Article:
Netflix’s A Series of Unfortunate Events returned for a second season that will simultaneously bum you out and make you laugh as much as the first one.
This season finds the Baudelaire orphans at a terrible prep school, a classy high-rise apartment building, a small village in the hinterlands, a decrepit hospital and an old carnival as they try to escape the menacing Count Olaf, portrayed by Neil Patrick Harris.
As with the first season, each story from the acclaimed novel series is contained in two episodes and narrated by Lemony Snicket (Patrick Warburton). Warburton’s performance is as stale and flat as ever, which, for once, is a compliment because it emphasizes the desolate, sad world that the orphans inhabit.
The cartoonish, gothic backgrounds, though often clearly green screens, feel like illustrations leaping off of the page. The show’s humor thrives here, especially when there are winks to the audience. It’s clear the world the Baudelaire’s traverse is perverse and unreal, which allows for both humor and tragedy to thrive.
Harris brings the same energy as he did in the first set of stories. He somehow finds a way to be extremely likable and funny while also performing unforgivable deeds to steal the Baudelaire’s fortune. Through more outlandish disguises, Harris delves even deeper into the character, and the audience gets a bigger picture on the horrible actor with each character he undertakes. Some are funnier than others, but they all add something new to the story.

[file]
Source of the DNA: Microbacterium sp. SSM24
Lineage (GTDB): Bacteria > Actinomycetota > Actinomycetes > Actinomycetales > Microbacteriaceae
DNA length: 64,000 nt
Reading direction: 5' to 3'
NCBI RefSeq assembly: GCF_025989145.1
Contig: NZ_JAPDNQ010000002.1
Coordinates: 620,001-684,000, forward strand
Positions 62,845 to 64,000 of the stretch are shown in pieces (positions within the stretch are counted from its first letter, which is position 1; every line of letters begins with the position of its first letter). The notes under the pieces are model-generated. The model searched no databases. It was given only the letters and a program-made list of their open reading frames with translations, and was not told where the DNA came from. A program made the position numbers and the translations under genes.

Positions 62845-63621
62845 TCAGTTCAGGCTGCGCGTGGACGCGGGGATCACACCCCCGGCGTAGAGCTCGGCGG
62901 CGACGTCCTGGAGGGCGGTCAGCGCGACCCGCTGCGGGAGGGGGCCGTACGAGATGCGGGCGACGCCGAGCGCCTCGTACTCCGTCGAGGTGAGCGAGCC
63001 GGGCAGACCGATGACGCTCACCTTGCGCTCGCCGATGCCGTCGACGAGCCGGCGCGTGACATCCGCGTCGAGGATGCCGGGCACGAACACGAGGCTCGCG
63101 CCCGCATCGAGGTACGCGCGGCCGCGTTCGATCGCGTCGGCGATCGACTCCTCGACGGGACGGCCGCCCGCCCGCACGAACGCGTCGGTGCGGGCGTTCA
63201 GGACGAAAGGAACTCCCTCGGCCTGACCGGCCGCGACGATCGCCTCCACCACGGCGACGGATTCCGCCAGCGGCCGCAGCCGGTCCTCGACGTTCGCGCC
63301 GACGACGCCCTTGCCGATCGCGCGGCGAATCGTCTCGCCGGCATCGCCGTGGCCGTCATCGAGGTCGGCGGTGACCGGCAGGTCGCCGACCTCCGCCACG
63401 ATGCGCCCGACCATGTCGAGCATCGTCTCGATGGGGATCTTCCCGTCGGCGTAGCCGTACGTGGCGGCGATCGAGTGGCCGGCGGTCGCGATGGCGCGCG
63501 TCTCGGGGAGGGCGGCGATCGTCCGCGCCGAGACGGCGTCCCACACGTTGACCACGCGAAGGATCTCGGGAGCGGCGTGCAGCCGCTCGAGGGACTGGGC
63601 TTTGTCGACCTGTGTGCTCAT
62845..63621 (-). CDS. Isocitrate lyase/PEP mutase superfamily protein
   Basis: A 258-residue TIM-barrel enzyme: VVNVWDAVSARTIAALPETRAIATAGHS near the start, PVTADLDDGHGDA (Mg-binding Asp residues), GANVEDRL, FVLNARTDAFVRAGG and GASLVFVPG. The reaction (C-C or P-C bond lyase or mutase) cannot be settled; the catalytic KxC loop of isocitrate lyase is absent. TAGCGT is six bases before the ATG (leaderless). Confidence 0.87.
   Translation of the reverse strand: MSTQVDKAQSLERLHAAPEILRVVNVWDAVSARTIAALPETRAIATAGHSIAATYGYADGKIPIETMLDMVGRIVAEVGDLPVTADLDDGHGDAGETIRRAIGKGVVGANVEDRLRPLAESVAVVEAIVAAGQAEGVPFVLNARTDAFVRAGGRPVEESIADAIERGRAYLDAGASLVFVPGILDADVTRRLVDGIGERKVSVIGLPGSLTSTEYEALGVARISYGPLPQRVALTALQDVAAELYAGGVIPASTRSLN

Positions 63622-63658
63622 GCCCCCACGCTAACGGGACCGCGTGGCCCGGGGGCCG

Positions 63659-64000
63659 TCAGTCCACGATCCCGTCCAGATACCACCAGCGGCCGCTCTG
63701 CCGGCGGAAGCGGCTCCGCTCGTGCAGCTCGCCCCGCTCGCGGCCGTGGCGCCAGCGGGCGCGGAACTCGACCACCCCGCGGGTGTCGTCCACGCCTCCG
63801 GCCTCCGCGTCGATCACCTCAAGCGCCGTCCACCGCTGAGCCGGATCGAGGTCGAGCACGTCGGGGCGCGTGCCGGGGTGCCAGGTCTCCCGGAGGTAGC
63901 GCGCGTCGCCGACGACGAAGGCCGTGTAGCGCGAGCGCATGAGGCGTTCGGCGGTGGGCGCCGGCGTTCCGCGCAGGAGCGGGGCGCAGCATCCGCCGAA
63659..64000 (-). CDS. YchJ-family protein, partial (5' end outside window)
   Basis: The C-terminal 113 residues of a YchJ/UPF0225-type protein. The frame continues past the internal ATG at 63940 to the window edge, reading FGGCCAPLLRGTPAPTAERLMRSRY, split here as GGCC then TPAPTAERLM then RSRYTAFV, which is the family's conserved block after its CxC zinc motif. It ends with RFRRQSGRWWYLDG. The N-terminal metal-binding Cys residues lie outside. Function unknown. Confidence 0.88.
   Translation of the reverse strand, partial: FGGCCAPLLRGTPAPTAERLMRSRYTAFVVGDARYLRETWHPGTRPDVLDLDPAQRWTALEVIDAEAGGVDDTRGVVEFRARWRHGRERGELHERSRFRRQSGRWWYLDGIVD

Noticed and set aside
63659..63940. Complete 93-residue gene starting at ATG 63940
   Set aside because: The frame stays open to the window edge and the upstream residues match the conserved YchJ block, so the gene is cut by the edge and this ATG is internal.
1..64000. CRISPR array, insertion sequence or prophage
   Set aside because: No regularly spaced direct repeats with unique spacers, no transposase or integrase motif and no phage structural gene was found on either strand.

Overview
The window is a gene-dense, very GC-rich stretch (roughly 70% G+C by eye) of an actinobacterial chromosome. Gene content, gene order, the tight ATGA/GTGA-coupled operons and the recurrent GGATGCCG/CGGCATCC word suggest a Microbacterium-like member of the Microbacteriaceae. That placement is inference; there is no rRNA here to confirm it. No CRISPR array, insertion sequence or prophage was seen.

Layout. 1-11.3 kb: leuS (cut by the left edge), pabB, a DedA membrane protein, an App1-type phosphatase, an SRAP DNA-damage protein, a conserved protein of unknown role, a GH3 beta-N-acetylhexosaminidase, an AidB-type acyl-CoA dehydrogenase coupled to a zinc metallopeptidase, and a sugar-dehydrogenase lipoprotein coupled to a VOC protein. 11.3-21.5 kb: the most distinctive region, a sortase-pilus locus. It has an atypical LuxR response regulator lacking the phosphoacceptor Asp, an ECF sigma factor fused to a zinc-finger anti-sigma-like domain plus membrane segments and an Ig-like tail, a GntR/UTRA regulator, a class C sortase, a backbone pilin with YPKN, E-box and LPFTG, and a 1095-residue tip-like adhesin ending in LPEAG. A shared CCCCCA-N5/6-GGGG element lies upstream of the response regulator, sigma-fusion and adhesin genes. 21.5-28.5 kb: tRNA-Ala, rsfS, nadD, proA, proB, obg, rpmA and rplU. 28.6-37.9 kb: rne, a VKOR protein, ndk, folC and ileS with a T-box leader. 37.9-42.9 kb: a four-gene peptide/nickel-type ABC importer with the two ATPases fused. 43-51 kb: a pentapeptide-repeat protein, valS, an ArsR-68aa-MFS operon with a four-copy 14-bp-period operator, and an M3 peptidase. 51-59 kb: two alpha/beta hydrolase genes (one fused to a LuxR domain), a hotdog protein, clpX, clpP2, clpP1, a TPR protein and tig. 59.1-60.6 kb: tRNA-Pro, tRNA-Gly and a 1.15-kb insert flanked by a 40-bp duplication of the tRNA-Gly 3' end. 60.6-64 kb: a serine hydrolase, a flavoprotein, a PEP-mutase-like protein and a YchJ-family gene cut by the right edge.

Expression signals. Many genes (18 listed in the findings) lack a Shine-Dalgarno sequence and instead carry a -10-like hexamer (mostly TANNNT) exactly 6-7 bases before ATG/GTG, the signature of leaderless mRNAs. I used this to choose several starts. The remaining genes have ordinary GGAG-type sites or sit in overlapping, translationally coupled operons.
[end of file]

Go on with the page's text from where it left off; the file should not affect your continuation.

Most importantly, guest stars carry the show. The season has an even heavier ensemble cast, with Lucy Punch joining as Harris’ love interest. Tony Hale, Roger Bart, David Alan Grier, Sara Rue and Nathan Fillion round out the cast beautifully. They all bring humor — and occasionally hope — to the orphans’ world, despite the constant theme of adults failing to understand and help like a child can.
The show’s pacing is brilliant, teasing out the mystery of the orphans’ parents’ death, the secret organization V.F.D. and what exactly happened with the sugar bowl. We even get an early glimpse at the secret group, with Snicket, Olaf and the orphans’ previous caretakers.
The show’s biggest issue is its repetitive nature. More often than not, elements from the previous books carry over, and the basic story of each two episodes is the same. There is, however, an effort to break the pattern when the Baudelaire children go on the run from Olaf and the law, despite the fact that they’re the innocent party.
A Series of Unfortunate Events is horribly stupendous, a phrase which here means “incredibly enjoyable and valuable family entertainment, despite the fact that even the narrator and theme song assure the audience the subject matter is hard to watch and unpleasant. And yet all the same, not only do some people choose to watch it, but they actually, understandably derive great pleasure from it.”